Sbarro terrorist attack
Sbarro terrorist attack Foreign Ministry and Flash 90

The FBI on Tuesday placed a Jordanian terrorist who assisted in the 2001 suicide bombing in the Sbarro restaurant in Jerusalem on its "Most Wanted Terrorist" list.

The Justice Department unveiled charges against Ahlam Aref Ahmad Al-Tamimi, the first woman to join Hamas and the person who drove the suicide bomber who carried out the attack at the Sbarro restaurant in Jerusalem in August of 2001.

16 people were killed in that attack, including two American citizens.

Tamimi was sentenced to 16 life prison terms for her involvement in the attack, but was released as part of the Gilad Shalit deal in 2011.

Authorities in the United States had hoped to have Tamimi extradited from Jordan but said they were frustrated by laws that ban extradition of Jordanian nationals.

The U.S. indictment unveiled Tuesday charges her with "conspiring to use a weapon of mass destruction against U.S. nationals outside the U.S., resulting in death."

She faces a possible execution or life in prison if she is captured, tried and convicted in the United States.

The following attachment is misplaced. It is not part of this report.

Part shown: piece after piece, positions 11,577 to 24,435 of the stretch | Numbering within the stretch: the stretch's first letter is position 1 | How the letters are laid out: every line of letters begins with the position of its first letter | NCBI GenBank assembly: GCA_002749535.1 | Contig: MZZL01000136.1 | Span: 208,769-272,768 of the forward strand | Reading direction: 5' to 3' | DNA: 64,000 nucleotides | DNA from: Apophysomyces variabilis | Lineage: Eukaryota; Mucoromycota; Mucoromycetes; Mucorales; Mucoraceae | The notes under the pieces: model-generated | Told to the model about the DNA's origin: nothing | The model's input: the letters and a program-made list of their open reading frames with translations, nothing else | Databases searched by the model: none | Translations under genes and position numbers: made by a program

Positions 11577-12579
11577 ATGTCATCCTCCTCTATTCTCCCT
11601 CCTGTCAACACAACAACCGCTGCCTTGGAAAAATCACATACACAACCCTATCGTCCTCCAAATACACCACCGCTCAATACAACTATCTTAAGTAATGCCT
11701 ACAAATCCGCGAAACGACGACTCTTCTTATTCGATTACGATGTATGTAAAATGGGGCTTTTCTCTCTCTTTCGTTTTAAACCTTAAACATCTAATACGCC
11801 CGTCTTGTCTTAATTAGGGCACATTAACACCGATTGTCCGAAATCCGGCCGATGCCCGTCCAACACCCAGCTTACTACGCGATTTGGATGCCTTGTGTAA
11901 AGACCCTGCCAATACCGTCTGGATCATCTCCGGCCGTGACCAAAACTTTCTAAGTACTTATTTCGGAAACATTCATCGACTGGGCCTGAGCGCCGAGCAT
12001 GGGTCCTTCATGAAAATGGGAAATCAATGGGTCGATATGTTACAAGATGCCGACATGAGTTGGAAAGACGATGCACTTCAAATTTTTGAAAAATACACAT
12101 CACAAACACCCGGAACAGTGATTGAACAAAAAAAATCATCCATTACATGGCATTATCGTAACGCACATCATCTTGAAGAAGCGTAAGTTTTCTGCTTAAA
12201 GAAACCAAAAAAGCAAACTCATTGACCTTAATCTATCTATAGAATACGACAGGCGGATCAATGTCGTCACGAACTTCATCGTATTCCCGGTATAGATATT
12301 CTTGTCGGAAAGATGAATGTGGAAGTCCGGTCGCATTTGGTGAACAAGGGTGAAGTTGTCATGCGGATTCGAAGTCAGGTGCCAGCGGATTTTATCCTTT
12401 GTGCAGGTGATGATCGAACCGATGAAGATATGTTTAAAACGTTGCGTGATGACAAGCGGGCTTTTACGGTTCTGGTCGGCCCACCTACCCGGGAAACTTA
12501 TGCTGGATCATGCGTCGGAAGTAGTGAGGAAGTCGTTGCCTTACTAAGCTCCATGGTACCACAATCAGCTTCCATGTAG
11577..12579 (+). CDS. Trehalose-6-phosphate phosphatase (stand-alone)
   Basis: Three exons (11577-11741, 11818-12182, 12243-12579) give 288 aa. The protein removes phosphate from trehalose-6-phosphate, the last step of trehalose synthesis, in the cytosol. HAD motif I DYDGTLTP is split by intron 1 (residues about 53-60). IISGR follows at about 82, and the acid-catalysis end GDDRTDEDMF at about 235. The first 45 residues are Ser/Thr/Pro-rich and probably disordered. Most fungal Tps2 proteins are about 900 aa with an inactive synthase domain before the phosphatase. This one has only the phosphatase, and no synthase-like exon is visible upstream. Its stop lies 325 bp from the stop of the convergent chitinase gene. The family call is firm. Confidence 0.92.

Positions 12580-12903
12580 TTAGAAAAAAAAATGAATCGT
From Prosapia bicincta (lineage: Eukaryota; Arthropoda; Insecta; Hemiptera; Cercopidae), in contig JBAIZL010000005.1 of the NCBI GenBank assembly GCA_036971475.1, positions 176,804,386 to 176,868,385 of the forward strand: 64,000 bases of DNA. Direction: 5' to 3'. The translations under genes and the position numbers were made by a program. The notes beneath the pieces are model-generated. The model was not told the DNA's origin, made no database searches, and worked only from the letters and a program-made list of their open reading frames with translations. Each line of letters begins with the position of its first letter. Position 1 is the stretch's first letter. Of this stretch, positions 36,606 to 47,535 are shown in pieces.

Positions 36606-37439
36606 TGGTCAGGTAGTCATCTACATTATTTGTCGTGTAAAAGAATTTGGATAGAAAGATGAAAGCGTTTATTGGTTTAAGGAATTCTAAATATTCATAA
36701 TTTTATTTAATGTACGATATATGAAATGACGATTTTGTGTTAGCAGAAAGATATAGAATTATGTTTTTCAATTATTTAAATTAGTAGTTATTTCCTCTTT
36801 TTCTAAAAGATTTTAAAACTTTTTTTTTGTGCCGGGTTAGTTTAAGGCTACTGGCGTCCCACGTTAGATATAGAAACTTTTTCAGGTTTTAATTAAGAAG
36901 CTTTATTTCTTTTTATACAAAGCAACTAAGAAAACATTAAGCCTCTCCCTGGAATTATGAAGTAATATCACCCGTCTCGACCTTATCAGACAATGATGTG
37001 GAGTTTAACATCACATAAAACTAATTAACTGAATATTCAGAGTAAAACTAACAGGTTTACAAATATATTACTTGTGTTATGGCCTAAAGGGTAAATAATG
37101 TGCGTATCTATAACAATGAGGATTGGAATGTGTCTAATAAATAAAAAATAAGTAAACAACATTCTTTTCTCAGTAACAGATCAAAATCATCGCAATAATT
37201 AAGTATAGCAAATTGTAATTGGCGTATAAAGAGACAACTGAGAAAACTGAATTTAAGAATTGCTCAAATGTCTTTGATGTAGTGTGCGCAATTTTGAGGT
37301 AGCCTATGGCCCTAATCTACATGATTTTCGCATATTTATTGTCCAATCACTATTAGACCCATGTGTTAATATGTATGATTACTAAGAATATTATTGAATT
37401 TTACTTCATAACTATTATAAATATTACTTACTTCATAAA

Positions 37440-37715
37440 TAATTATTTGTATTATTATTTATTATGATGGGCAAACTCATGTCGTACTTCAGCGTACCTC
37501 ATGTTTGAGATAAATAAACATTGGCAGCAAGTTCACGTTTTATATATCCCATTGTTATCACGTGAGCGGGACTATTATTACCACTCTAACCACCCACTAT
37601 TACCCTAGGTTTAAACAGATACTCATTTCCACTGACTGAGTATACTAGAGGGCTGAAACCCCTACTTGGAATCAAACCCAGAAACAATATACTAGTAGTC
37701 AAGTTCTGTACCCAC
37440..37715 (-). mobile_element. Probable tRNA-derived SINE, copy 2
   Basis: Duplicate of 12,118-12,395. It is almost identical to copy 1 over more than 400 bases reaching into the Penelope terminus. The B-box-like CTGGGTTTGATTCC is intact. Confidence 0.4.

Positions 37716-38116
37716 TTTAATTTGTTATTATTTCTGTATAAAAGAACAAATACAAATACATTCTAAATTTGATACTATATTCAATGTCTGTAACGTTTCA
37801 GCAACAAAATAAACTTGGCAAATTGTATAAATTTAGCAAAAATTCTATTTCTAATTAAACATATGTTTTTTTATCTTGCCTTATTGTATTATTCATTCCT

"Al-Tamimi is an unrepentant terrorist who admitted to her role in a deadly terrorist bombing that injured and killed numerous innocent victims," said Acting Assistant Attorney General Mary McCord, according to AFP.

"The charges unsealed today serve as a reminder that when terrorists target Americans anywhere in the world, we will never forget," she said in a statement.

Tamimi has in the past expressed pride in her role in the attack, telling a Jordanian interviewer, “I dedicated myself to the path of jihad for the sake of Allah… I would do it again.”

In 2012, Hamas decided to show its pride in Tamimi by giving her a talk show focusing on terrorists imprisoned in Israel.